Sue Frenzel of Minneapolis , jobless since September, minimizes her expenses by living in an apartment and not owning a car. If she doesn’t find work by the time her state unemployment expires in March, “I’ve got some savings and I’ll live on that until it’s gone.”
Bruce Bisping, Star Tribune
Joe Orvik of Minneapolis, unemployed since August, continued his job search on Friday at the Minnesota WorkForce Center.
Bruce Bisping, Star Tribune
INFORMATION ABOUT BASIC SERVICES
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For 12,000 unemployed Minnesotans, trouble hits next week
- Article by: ADAM BELZ and STEVE ALEXANDER
- Star Tribune staff writers
- December 24, 2012 - 5:41 AM
Another kind of fiscal cliff looms for 2.1 million jobless Americans, including thousands of Minnesotans.
Their unemployment insurance benefits will expire at year's end unless Congress renews a program that gives extra aid to people who have used up their six months of state unemployment checks.
Rep. Sandy Levin, a Michigan Democrat, has called the program's scheduled end a "human cliff." Letting it expire could save the federal government $30 billion, but the cost to more than 12,000 Minnesotans would be severe.
"They're not going to be able to pay the rent, they're not going to be able to pay utilities and it's the middle of winter," said Maurice Emsellem, a policy analyst for the National Unemployment Law Project.
The benefits expire across the nation on Dec. 29, and hopes that Congress will reauthorize them dimmed after lawmakers left Washington last week without striking a deal on the fiscal cliff. Unemployment benefits have become a bargaining chip in the stalled negotiations between Congress and the White House.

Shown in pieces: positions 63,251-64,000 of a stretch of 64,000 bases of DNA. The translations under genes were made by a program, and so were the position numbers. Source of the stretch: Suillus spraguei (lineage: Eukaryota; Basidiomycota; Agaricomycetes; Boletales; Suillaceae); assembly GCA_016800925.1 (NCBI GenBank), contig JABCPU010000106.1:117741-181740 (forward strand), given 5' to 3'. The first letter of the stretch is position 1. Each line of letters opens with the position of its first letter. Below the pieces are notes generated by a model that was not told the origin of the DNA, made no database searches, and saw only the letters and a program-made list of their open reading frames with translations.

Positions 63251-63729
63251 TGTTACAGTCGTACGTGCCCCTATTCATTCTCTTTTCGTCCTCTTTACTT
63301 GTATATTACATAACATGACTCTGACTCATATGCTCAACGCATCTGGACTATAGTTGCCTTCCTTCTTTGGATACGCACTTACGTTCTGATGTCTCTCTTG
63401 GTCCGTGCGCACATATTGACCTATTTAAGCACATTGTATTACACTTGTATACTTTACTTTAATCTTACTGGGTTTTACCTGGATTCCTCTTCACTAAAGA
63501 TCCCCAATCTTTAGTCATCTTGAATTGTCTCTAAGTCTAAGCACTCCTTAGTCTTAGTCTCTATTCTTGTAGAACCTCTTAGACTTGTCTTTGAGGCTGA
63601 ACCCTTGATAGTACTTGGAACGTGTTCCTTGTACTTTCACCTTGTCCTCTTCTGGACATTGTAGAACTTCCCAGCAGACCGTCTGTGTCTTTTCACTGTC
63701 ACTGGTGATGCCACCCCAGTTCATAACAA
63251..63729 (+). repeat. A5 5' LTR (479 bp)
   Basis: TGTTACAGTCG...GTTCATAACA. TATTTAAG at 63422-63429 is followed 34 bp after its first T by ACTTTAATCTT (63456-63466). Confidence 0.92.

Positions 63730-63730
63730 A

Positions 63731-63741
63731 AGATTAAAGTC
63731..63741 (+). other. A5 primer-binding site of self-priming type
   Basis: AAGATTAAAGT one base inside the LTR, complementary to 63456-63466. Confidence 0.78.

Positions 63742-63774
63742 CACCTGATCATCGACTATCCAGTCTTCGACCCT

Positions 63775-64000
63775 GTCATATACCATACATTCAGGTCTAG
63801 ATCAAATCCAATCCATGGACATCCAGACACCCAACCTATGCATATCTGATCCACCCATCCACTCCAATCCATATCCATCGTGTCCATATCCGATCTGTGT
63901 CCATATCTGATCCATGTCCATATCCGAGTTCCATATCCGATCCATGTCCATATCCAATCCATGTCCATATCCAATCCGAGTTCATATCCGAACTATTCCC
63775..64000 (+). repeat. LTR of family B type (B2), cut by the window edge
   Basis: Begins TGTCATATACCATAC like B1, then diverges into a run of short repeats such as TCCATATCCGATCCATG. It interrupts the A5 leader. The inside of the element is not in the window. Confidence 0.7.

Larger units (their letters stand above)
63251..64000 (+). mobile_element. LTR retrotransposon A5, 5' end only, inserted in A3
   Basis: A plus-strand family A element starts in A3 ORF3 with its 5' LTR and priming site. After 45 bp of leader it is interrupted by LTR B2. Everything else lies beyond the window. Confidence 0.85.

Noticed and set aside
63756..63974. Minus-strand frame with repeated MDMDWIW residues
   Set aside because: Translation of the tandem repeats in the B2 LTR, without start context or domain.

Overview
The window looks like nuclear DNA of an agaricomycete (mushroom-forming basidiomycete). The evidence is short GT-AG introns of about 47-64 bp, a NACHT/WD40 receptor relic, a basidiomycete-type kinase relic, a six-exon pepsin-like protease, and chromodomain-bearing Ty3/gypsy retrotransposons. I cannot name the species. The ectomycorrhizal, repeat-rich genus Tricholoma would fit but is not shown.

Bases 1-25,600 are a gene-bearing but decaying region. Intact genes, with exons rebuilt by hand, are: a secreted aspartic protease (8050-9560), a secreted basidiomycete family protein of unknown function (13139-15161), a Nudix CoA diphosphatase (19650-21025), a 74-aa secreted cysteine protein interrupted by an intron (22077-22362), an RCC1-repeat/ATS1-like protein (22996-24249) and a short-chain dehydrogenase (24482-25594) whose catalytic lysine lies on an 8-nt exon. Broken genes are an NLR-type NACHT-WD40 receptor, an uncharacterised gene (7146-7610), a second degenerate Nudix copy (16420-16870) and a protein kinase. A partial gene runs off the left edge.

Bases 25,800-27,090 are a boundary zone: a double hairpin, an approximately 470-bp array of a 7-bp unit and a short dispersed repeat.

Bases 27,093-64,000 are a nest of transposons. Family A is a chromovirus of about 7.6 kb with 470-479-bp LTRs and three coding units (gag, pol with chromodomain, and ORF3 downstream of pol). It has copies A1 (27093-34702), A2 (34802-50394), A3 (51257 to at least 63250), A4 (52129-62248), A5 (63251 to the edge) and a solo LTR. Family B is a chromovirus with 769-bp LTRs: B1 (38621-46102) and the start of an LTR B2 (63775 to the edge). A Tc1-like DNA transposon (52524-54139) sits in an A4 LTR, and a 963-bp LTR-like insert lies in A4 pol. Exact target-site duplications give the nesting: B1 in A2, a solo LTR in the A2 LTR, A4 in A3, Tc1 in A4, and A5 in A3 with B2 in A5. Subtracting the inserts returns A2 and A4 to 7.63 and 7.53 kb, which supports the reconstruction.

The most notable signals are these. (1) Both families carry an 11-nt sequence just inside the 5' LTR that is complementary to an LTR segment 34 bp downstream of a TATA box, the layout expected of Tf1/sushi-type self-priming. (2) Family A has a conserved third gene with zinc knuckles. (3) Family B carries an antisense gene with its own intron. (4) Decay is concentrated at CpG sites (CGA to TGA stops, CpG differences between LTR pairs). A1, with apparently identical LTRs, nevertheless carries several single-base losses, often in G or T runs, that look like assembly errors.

Sue Frenzel, 59, of Minneapolis, is halfway through her 26 weeks of regular state unemployment, so she still has time to find a job. She is looking for one as a legal secretary. Though she's aware that she may not receive a federal extension, she's not alarmed.
"I've got unemployment until March, and I will be trying to get a job that I want," said Frenzel, who minimizes her expenses by living in an apartment and not owning a car.
If she doesn't find a job by the time her state unemployment expires, she said, "I've got some savings and I'll live on that until it's gone."
But for families who've been treading water financially, losing benefits on Dec. 29 could be devastating.
"It's very scary. People are extremely vulnerable," said Andrea Ferstan, director of income strategies for Greater Twin Cities United Way.
Thousands of Minnesotans could find themselves looking to charity and local government for basic needs like food, shelter and energy bills. Shame, embarrassment, anger, fear and mental health problems are common. "It can have sort of a cascading, domino effect in people's lives," Ferstan said.
United Way 2-1-1, the referral service, pointed 50,000 people to help with basic needs in the third quarter. That number will likely increase if these unemployment benefits expire.
Federal funding for jobless aid skyrocketed during the recession, nearly tripling from $33 billion in 2007 to $94 billion in 2012, as the government extended benefits to limit the damage of prolonged unemployment.